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Old 11-20-2013, 12:09 PM
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Default Re: Bitterroot and the effect of too warm water on Cutthroat

There are solutions and they don't have to bankrupt the country. They do however require the will of the people.

This is from Wikipedia;

"Renewable energy in the United States accounted for 13.2 percent of the domestically produced electricity in 2012,[1] and 11.2 percent of total energy generation.[2] Renewable energy reached a major milestone in the first quarter of 2011, when it contributed 11.7 percent of total U.S. energy production (2.245 quadrillion BTUs of energy), surpassing energy production from nuclear power (2.125 quadrillion BTUs).[3] 2011 was the first year since 1997 that renewables exceeded nuclear in US total energy production.[4]

Hydroelectric power is currently the largest producer of renewable power in the U.S. It produced around 6.2% of the nation's total electricity in 2010 which was 60.2% of the total renewable power in the U.S.[5] The United States is the fourth largest producer of hydroelectricity in the world after China, Canada and Brazil. The Grand Coulee Dam is the 5th largest hydroelectric power station in the world.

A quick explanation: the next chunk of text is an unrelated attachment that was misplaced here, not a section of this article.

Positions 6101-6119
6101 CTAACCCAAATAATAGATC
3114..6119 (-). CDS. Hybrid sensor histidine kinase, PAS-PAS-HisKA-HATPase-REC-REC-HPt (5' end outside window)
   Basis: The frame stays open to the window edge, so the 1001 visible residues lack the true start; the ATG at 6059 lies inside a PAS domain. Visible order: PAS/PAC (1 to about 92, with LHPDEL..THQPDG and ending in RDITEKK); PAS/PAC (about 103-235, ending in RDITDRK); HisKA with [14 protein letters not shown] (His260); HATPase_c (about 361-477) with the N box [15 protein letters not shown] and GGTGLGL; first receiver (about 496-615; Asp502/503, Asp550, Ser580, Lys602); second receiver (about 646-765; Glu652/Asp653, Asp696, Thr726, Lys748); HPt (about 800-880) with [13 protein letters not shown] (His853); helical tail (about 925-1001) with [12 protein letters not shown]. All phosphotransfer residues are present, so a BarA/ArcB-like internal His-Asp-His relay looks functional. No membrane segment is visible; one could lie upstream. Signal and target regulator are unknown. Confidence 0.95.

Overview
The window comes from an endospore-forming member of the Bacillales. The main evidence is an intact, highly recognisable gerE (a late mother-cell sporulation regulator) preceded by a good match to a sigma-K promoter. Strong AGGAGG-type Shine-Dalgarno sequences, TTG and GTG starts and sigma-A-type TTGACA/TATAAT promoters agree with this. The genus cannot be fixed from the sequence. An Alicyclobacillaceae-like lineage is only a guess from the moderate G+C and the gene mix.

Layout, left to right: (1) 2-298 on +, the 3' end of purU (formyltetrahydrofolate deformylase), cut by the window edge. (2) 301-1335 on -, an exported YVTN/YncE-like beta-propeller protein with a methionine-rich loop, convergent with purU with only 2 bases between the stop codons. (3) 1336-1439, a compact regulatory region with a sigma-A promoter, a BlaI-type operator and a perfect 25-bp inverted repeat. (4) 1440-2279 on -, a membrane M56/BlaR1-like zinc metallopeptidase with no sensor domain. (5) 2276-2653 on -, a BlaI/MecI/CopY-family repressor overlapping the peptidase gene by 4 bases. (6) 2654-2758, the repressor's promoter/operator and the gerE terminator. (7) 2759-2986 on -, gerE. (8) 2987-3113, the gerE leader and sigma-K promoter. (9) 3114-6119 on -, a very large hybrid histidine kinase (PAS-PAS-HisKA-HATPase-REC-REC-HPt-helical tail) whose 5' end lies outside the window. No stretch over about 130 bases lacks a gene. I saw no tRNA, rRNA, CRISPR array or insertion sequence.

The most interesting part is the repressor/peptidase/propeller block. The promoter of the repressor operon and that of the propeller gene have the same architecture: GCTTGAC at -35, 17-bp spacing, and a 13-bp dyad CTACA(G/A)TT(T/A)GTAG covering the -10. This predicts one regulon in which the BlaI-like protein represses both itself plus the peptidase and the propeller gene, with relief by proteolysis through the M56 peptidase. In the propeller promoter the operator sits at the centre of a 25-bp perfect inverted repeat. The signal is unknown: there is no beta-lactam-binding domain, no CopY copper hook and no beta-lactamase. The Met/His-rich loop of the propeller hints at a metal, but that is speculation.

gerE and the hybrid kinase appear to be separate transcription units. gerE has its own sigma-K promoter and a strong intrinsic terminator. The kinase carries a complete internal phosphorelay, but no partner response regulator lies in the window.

U.S. wind power installed capacity now exceeds 140,000 MW and supplies 4% of the nation's electricity.[6] Texas is firmly established as the leader in wind power development, followed by Iowa and California.[7] Since the U.S. pioneered the technology with Solar One, several solar thermal power stations have also been built. The largest of these solar thermal power stations is the SEGS group of plants in the Mojave Desert with a total generating capacity of 354 MW, making the system the largest solar plant of any kind in the world.[8] The largest photovoltaic power plant in North America is the over 200 MW Agua Caliente Solar Project in Yuma County, Arizona. The Geysers in Northern California is the largest complex of geothermal energy production in the world."


We (USA) are actually making significant inroads into other forms of energy beside fossil fuels. It's been slow going but the change has been noticeable in my lifetime. Other first world countries have been far more proactive.
Again, from Wikipedia;

"Germany's renewable energy sector is among the most innovative and successful worldwide. The share of electricity produced from renewable energy in Germany has increased from 6.3 percent of the national total in 2000 to about 25 percent in the first half of 2012.[1][2] In 2011 20.5% (123.5 TWh) of Germany's electricity supply (603 TWh) was produced from renewable energy sources, more than the 2010 contribution of gas-fired power plants.[3][4]